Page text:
# Online capacity estimation of lithium-ion batteries with deep long short-term memory networks

In this post, I review the recently published paper “Online capacity estimation of lithium-ion batteries with deep long short-term memory networks” by Li, Sengupta, Dechent, Howey, Annaswamy, and Sauer.

**Note**: this review was completely reworked based on the input from Weihan Li, the author of the paper. Thanks to him for helping to fix my understanding.

Summary: an LSTM-RNN model was trained to estimate the remaining (degraded) cell capacity using as inputs just time-stamped voltage readings during charging cycles.

The promise of the paper is to make the estimation simpler. The authors achieve that: they use absolutely minimum inputs to the model and don’t require any computation before feeding this input into the LSTM-RNN model.

After cycling several cells while estimating their capacity, here are the best and worst (left-right) results:

Note: the abrupt jumps in estimated capacity on the charts above are not arbitrary defects of the estimation model. The jumps are caused by actual cell capacity recovery during rest (during cell characterisation events, in this case). *The smoothed "Reference" lines on the charts are not the actual cell capacities, but an interpolation of the cell capacities as measured during the characterisation events.* Therefore, **the actual error of the LSTM model is smaller** than it is shown on the lower charts.

The LSTM model was trained with the loss function of the mean average error (MAE) relative to the "Reference". Because of this, we see that **the model overestimates the capacity at the characterisation points** (the only points where the "Reference" *is* the actual capacity) in order to minimise MAE over the whole history. The model would produce even better results if it was trained against more truthful capacity reference which would have discontinuities at the characterisation points, like this:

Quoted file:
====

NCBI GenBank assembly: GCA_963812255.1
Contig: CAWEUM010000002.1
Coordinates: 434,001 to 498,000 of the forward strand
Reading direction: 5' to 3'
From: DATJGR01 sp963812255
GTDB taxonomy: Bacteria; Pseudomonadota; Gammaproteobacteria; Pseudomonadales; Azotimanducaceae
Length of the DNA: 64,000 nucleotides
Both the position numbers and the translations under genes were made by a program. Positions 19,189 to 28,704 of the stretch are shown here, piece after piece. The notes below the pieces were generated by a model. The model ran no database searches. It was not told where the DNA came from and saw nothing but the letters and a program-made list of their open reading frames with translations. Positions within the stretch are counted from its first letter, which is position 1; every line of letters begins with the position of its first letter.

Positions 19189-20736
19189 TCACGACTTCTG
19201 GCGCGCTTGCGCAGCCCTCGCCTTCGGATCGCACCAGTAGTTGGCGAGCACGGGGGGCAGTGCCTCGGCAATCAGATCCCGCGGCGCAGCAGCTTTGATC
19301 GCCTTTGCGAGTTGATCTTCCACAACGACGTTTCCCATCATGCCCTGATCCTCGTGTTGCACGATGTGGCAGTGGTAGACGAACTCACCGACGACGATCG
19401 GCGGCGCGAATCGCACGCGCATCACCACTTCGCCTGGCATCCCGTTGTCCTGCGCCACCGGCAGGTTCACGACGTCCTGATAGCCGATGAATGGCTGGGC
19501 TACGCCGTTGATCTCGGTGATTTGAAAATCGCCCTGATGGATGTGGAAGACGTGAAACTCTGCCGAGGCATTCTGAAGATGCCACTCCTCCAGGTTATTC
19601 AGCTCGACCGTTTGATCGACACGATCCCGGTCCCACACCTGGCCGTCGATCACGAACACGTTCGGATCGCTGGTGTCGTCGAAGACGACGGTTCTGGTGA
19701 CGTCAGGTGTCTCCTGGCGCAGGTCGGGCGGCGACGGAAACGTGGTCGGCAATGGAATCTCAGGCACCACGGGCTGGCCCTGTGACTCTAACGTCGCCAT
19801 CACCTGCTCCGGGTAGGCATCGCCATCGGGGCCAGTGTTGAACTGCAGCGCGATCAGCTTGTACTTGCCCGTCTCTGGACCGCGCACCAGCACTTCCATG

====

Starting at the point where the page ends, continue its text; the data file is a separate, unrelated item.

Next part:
### The model that uses only the voltage signal can't identify and fix sensor bias

Notice that the worst-performing cell estimation consistently underestimates the remaining capacity:

This might be due to biased sensor data, or because the worst cell had markedly higher internal resistance than the other cells in the training set. In theory, the LSTM model could have learned about cells with different internal resistances to estimate their capacity better (although it would be much easier to do this if we fed the internal resistance into the LSTM model as a separate input). However, the model has absolutely no means to detect voltage measurement bias because this is the only sensor input it receives.

The authors used only voltage as an input for the model because they cycled cell at a constant current.

In real-world applications (or further research), would be interesting to have a neural network trained with voltage, current, and temperature measurements, learning how the sensor biases look like and relate to other measurements, and make unbiased state-of-health estimations from biased inputs completely by itself. Perhaps, we can integrate this idea with a stochastic cell parameter estimator based on an electrical cell model.

### There is no correlation between the cell’s initial capacity and the future lifetime

This is an interesting observation made by the authors while they cycled the cells to get the data for their LSTM model:

Thanks for your review of this paper. This work looks very interesting as a data-driven approach for battery modelling. By the way, I was wondering what do you mean by coupling this approach with an electrical cell model? Do you mean that we can use the electrical cell model (once it was calibrated) to generate inputs (eg Voltage, Temperature) for the LSTM network?